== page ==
So, it appears that Mitt Romney isn’t a robot after all. Who’d have thought it? Engaging, lively, still a little sneer-prone and not all that likeable, the Mittster took the fight to an oddly quiet Obama. Looking tired, POTUS remained resolutely within himself, declining easy pitches he could have smashed out of the park with sure-fire home run answers that have served his ad campaigns so well. Some reports suggest the dampened performance was deliberate and grounded in the cold hard reality of polling data. Others have suggested a tired president simply mirrors a tired presidency. Pundits can’t even agree on whether or not any of this matters, although a humorous media scramble is evident in the rush to suggest that debates are rarely decisive given Romney won this but is likely to lose on November 6th.
So what do I think’? Does it matter that Romney won? Yes. This was his last chance to try to get some traction and gain some momentum. His campaign will feel rejuvenated by the victory and he appeared to be a real – if still not particularly pleasant – human being. That is an improvement. Is it a ‘game changer’? No. There were no ‘zingers’ delivered that can achieve anywhere near the impact of Romney’s earlier gaffes. No one line brought in the 47% he has so spectacularly written off.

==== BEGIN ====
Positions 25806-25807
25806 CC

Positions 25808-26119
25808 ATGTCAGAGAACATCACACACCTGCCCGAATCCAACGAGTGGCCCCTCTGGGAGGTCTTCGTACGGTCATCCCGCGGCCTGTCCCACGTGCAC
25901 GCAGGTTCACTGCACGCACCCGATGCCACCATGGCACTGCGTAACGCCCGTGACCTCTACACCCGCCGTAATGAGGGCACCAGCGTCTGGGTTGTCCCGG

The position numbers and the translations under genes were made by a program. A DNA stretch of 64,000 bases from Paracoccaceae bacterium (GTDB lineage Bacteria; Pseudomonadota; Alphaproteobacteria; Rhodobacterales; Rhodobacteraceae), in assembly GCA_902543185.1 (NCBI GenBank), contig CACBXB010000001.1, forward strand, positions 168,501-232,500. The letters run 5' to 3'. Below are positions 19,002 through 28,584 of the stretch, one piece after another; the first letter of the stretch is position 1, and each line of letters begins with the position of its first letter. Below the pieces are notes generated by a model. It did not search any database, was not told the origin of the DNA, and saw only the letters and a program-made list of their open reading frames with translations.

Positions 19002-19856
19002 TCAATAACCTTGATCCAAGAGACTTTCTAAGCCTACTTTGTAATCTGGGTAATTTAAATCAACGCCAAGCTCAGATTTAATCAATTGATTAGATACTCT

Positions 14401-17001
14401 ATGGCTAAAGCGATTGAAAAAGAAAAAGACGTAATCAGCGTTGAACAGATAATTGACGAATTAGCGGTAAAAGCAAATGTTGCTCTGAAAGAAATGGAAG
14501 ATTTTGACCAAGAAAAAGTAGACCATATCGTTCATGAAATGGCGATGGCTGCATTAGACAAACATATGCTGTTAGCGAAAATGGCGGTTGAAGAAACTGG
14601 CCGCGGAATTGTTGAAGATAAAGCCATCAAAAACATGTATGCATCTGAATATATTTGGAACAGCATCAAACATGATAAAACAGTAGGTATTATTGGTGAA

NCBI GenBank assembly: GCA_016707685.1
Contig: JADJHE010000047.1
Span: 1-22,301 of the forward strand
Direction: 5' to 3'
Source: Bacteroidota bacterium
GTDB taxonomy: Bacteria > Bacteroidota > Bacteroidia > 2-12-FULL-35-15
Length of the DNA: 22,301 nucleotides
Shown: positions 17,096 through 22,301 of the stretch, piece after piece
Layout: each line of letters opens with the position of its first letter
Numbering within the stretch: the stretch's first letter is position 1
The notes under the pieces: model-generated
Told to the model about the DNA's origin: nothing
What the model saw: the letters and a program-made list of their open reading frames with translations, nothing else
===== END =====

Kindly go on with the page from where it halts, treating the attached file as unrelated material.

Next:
The next debate will take a Town Hall format. The third debate, in the crucial swing state of Florida, will focus on foreign policy: a policy area in which Obama is seen to hold the upper hand. In POLM024 and POL3065 this semester, we will follow the ebbs and flows of the election campaign, considering what the outcome of the election will mean for US foreign policy in the next four years. A quick straw poll in week 1 of classes delivered a unanimous verdict: Obama is expected to win and current polling still supports that. There’s a greater chance of this happening if Obama can match Romney’s ability to step up his game in round 2.
Dr Jack Holland (Twitter: @drjackholland)
Lecturer in International Relations